QUOTE: "Real knowledge is to know the extent of one's ignorance." ~ Confucius

Saturday, January 5, 2008

Grace Cathedral Hill (The Decemberists)

A New Year Blessing

I hope for you in this new year...

That the single, most significant dimension of life is your relationship with the Source of Goodness who never ceases to sing love songs to your soul

That you find meaning, purpose, and vitality in what you do daily

That you treasure your loved ones and let them know how dear they are to you

That you make choices and decisions that reflect your truest self

That you look in the mirror at least once a day and smile in happy amazement

That you remember relationships are what count above all else - more than work or money, or all the material things we spend so much time tending

That you live in an uncluttered manner, enjoying the freedom to be content

That you keep your sense of humor when things don’t go the way you want

That you find adventure in each new day and marvel at the wonders of creation which constantly present themselves to you

That you never give up on yourself when others turn away or do not understand

That you are attentive to the health of your body, mind and spirit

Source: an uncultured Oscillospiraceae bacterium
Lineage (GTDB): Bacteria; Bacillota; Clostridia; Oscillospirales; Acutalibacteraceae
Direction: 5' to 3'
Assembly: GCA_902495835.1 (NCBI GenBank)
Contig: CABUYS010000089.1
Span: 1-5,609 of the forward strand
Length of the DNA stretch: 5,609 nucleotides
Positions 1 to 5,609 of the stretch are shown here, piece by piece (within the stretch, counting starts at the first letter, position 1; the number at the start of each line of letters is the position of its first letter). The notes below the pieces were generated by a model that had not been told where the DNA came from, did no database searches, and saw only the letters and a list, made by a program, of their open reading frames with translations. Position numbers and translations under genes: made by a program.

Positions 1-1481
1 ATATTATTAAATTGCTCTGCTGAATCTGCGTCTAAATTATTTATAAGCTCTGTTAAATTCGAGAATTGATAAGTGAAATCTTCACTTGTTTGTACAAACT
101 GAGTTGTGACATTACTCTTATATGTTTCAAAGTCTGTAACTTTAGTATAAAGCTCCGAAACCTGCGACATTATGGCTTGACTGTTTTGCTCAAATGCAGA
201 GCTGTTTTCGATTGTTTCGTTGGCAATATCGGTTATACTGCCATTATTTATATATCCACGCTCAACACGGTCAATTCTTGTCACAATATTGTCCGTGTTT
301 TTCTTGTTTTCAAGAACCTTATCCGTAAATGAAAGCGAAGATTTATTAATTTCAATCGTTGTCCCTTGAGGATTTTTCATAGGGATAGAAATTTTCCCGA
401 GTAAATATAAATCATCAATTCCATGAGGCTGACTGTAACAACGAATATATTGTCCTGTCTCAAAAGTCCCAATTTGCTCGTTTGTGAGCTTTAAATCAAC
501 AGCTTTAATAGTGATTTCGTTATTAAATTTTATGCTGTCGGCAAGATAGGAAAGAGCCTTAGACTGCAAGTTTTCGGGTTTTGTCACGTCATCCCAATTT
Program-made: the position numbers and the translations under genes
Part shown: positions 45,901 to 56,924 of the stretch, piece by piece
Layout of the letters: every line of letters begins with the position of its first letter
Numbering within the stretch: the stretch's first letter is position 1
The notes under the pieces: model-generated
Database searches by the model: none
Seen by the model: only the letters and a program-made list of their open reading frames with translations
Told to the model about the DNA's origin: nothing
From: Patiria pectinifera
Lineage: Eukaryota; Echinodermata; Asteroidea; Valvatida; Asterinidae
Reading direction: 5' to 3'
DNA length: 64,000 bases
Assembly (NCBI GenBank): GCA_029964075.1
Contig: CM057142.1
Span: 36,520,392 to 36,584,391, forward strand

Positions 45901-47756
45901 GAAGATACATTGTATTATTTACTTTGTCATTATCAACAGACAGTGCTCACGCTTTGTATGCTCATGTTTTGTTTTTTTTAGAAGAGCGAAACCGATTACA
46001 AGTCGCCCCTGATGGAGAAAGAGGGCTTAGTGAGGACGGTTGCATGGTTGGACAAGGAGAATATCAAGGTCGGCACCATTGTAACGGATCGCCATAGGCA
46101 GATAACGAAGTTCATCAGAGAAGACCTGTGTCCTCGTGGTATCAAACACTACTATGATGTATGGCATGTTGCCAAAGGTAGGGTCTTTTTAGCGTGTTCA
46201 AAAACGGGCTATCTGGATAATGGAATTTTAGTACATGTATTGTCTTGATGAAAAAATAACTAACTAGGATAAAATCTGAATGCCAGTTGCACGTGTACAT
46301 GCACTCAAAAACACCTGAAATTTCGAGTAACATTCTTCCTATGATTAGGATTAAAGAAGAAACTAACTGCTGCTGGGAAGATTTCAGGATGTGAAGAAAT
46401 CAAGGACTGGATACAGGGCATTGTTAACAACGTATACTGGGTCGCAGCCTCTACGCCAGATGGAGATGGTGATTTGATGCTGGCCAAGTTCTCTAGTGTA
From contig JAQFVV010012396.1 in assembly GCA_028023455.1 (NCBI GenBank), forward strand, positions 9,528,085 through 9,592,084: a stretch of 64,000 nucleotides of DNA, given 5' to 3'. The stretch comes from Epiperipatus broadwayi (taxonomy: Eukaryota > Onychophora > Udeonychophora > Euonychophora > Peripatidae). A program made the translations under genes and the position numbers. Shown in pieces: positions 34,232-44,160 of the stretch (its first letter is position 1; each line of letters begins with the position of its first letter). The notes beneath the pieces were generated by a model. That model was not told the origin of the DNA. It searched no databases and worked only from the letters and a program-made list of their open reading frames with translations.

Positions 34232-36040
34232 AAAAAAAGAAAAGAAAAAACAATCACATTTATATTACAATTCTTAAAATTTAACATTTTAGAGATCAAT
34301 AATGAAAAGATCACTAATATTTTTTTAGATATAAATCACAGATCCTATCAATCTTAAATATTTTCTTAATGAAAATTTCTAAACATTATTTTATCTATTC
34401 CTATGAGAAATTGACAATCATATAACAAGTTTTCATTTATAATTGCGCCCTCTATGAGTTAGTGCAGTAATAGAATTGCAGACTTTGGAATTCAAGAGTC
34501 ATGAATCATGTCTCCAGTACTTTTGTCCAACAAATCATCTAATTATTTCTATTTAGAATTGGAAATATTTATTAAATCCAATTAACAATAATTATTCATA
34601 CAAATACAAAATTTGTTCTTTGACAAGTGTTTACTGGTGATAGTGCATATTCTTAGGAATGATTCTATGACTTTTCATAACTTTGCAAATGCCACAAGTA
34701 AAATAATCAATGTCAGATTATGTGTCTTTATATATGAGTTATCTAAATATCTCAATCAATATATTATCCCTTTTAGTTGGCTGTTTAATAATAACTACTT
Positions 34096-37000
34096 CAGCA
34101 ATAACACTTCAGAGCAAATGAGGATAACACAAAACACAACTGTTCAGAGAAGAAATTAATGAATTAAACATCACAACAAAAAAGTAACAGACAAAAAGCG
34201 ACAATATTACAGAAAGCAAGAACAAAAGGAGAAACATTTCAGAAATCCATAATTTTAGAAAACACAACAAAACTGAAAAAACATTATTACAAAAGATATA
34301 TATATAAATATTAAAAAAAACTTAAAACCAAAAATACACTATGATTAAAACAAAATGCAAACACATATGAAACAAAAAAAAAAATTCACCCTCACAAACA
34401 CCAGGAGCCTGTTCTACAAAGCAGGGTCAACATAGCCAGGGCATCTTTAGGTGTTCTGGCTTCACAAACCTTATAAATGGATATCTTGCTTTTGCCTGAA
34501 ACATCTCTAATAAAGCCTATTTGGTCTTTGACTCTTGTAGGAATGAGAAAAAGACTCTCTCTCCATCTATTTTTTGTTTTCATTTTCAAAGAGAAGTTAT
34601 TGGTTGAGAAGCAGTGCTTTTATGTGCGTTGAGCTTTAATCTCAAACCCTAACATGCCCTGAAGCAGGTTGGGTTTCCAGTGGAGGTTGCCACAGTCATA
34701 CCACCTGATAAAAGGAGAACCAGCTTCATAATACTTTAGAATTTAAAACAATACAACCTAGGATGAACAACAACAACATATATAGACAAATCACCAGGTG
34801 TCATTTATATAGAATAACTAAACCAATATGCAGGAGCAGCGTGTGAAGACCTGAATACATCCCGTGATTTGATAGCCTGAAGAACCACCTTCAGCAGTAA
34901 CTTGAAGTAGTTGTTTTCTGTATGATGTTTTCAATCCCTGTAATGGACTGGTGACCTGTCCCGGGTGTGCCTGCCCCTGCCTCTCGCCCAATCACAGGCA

That you take risks and accept the growth-full challenges that come to you

That you draw on your inner strength and resiliency when you are in need

That you carry peace within yourself, allowing it to slip into the hearts of others so our planet becomes a place where violence, division, and war are no more

© Joyce Rupp January 2004

This is newness : every little tawdry
Obstacle glass-wrapped and peculiar,
Glinting and clinking in a saint's falsetto. Only you
Don't know what to make of the sudden slippiness,
The blind, white, awful, inaccessible slant.

There's no getting up it by the words you know.
No getting up by elephant or wheel or shoe.
We have only come to look. You are too new
To want the world in a glass hat.

QUOTE: "One resolution I have made, and try always to keep, is this: to rise above the little things." ~ John Burroughs